It feels good to break the shackles of a global pandemic and get back to a bona fide New Hampshire summer.
Finally, we can feel the wind whip through our hair while we speed across the water, shouting to our friends over the whir of the boat engine, “This is incredible!” Wait, did he say, “Watch out for that other boat!”?
Unleashed from the short radius around our homes, we’ll venture back to the White Mountains, where step by step, we can once again climb one of 4,000-footers to soak up the view from the top and relish the simplest of pleasures – a granola bar and a cool sip of water. Forget the blisters, of course.
Our bicycles are well-oiled and will carry us along trails traversing cool streams and glistening ponds. We need not worry about a small crowd in the trailhead parking lot any longer. But you’d be wise to remember the bug spray.
Most of all, we can return to the coast now that parking bans along Route 1A have been lifted. But make sure you leave early – summer is back, and the competition to get one of those coveted roadside parking spots will be fierce. We can put out our beach towels and umbrellas, curl our toes in the sand and go for a chilly dive in the waves.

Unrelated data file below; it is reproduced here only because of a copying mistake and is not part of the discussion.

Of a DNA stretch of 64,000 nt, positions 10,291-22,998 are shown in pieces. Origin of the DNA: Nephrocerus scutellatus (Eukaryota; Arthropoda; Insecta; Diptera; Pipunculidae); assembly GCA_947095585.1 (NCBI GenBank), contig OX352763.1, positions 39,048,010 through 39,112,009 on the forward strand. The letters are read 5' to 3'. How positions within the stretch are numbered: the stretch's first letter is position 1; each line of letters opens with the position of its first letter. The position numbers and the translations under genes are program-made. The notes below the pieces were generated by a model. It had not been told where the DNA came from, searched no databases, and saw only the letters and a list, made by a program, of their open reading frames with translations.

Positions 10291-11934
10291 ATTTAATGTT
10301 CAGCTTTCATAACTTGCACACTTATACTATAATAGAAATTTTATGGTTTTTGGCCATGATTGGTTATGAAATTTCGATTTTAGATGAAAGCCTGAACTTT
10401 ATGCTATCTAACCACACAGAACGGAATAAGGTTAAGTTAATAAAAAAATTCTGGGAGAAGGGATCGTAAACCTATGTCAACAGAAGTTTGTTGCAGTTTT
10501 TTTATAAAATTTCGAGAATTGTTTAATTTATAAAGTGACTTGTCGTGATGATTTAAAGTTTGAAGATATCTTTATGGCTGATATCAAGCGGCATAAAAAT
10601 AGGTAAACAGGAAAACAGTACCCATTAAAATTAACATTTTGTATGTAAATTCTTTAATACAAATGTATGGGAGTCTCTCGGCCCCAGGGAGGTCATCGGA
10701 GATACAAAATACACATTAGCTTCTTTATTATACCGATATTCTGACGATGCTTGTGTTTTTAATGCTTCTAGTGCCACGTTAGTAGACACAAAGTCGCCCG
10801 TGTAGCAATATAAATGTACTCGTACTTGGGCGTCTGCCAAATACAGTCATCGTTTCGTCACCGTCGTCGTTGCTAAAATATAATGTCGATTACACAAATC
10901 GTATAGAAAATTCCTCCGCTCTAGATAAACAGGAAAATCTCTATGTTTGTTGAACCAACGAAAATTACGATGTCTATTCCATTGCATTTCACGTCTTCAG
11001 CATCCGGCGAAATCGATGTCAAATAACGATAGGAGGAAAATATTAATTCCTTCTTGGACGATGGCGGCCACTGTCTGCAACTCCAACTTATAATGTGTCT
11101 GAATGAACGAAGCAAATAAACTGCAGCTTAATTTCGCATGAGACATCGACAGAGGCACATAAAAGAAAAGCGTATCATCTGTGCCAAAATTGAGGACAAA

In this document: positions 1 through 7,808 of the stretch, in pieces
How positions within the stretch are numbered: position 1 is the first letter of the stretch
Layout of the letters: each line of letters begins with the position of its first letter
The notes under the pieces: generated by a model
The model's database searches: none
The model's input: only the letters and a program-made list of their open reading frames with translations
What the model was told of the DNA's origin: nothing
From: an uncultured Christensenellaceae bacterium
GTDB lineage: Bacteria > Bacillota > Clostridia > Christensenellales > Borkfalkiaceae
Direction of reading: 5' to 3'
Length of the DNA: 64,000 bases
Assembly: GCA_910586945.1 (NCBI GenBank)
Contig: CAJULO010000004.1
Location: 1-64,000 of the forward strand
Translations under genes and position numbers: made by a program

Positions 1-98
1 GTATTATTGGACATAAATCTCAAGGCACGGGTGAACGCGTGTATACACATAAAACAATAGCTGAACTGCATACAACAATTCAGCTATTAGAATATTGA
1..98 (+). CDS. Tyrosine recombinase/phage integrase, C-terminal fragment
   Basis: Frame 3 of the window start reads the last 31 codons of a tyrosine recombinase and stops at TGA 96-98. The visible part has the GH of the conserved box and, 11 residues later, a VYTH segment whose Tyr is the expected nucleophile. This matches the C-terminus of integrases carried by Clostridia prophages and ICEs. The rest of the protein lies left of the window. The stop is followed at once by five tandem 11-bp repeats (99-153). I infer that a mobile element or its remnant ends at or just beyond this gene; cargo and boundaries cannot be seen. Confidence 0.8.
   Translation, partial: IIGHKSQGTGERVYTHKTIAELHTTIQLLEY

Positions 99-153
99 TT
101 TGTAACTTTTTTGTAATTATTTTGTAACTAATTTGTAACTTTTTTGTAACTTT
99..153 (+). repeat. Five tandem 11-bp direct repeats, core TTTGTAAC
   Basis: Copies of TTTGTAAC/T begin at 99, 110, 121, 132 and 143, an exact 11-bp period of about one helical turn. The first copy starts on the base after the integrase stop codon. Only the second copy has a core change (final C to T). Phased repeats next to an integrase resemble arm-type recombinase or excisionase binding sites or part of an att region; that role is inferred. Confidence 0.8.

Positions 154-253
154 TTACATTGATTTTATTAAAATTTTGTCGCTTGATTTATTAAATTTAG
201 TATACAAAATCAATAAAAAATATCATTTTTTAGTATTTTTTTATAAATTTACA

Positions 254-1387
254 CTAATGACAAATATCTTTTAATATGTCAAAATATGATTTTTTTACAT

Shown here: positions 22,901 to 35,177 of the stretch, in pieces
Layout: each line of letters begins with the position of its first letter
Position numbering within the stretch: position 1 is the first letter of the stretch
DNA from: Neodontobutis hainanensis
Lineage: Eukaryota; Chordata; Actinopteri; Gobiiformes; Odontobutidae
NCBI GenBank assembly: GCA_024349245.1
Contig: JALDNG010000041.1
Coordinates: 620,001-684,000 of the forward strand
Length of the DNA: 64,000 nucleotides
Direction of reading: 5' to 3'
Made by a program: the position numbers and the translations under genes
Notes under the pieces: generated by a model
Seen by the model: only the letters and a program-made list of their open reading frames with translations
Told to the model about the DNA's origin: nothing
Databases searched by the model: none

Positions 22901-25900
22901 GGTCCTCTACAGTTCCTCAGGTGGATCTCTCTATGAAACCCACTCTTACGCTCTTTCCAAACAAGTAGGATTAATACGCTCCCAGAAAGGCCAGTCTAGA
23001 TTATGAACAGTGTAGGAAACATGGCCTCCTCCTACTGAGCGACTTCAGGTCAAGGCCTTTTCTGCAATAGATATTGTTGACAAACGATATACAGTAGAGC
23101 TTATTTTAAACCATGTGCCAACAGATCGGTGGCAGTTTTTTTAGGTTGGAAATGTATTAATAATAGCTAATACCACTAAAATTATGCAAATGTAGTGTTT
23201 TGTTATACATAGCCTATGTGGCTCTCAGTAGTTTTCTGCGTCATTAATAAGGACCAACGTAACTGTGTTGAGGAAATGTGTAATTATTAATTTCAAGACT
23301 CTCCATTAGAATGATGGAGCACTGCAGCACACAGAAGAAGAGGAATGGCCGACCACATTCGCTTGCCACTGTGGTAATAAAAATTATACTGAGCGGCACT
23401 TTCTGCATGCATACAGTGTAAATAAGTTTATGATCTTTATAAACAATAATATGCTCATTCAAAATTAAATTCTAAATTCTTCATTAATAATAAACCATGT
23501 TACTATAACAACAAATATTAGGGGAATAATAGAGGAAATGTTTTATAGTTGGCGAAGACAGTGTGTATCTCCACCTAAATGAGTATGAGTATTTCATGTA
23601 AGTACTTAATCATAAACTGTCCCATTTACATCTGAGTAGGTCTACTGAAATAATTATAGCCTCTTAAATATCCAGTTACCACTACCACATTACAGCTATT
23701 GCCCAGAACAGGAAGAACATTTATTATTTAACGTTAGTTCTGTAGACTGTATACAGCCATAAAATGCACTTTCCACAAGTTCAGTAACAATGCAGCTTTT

Yes, yes, we’re all ready to get back to life as usual, but before we do, it’s worth considering some of the things COVID taught those of us who made it through with our good health.
Life slowed down during the pandemic. We went out less, drove fewer miles, stayed home more often, tended to our gardens, and finally made progress on that ever-growing list of projects. Given the threat of debilitating disease, the role of family in our lives became more clear. The pandemic highlighted how much we care about each other.
The wave of changes made us bristle at first, but looking back, it helped us appreciate a few of the tangible things in our community, like The Exchange with Laura Knoy (Page 20), and a few of the ethereal things, like looking out for more than ourselves, that we often take for granted.
It sure is time to get back out and return to all the things we love, complete with bugs, and crowds, and Massachusetts tourists, but let’s try not to lose sight of what we learned as we rush back to normal.
Let’s hope this becomes the summer of renewed contentment.
Jonathan Van Fleet